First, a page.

The Jewish mafia was different than the Italian mafia – and all the other mafias.
How so? The Jewish mob never sought to pass on the family business.
The key here is that they likely saw a life of organized crime as a way to another life, not as a way of life to be held on to.
It seems as though even brutal mobsters that did brutal things may have had some moral qualms about what they were doing – at least to the extent that they wanted something more for their kids.
Isn’t that what we all want?
For these men, the greatest dream, the dream they reserved for their children, was to be a successful, law-abiding American. The Jewish people wanted a future like the one my father and his friends live today: summer in the mountains, winter in the sun, deals in the steamroom, politicians to the house, and nothing to go to jail for. Legitimate power. Doctors. Lawyers. The gangsters knew they could not have this for themselves. They were too rough, too green, not far enough from Europe, the shtetl, the pogroms. They were like the generation Moses led out of Egypt, a generation lost in the wilderness, a slave generation that must die away before Jews can settle the promised land. So they instead got themselves in position to make the dream come true for their children. “The Jewish Mafia was never passed on like the Italian Mob,” Cusack said. “Jews didn’t recruit. The old-timers did what they felt they had to do; but they did not want the younger generation of Jews mixed up in it.”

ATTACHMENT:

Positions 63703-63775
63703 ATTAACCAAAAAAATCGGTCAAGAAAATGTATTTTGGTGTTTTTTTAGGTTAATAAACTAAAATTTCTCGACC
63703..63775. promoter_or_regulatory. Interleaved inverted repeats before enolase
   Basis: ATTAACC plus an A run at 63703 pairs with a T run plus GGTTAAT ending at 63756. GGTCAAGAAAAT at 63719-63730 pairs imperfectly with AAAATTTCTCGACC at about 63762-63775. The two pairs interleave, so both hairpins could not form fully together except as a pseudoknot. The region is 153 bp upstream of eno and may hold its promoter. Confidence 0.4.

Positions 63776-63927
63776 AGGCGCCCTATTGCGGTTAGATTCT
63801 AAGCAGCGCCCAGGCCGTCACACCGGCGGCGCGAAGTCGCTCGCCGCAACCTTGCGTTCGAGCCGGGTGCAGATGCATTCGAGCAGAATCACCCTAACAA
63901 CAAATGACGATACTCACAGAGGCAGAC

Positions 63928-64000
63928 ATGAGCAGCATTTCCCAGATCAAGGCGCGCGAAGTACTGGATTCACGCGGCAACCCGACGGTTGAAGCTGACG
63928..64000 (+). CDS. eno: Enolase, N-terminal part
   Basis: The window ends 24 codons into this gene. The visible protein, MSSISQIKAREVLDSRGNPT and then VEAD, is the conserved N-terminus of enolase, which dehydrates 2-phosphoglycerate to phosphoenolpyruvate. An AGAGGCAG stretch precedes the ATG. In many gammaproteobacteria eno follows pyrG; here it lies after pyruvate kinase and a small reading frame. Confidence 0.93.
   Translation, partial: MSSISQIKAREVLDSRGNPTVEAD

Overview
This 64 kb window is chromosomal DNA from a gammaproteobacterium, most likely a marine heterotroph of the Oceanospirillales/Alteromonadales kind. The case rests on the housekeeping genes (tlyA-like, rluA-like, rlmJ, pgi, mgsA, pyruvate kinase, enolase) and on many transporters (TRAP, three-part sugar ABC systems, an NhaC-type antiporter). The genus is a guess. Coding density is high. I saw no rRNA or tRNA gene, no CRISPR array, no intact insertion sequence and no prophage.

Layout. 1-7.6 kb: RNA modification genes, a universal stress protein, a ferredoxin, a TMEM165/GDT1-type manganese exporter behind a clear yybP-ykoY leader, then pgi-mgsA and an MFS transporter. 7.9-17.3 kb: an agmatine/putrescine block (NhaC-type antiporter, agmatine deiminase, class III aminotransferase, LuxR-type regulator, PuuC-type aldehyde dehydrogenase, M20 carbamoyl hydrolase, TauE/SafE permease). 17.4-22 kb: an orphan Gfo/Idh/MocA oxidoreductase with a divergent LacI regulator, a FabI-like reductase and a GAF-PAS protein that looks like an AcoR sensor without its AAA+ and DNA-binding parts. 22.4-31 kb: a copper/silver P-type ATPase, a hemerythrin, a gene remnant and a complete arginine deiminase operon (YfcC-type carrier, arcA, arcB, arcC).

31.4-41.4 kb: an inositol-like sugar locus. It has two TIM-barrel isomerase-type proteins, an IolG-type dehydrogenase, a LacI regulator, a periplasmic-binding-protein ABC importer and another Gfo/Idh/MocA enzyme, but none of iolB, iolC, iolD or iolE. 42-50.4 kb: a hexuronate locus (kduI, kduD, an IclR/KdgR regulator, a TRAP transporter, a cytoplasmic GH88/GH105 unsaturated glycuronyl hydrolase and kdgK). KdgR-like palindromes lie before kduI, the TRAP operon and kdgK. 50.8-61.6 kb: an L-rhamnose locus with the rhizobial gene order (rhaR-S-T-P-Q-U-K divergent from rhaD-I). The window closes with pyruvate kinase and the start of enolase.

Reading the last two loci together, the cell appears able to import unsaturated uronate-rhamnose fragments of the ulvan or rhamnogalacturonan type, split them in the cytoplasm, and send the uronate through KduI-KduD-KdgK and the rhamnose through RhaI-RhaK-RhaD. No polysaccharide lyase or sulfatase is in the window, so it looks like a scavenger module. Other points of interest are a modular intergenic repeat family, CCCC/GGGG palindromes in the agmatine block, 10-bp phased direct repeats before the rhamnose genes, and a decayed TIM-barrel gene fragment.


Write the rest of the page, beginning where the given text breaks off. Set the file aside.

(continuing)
-Rich Cohen, Tough Jews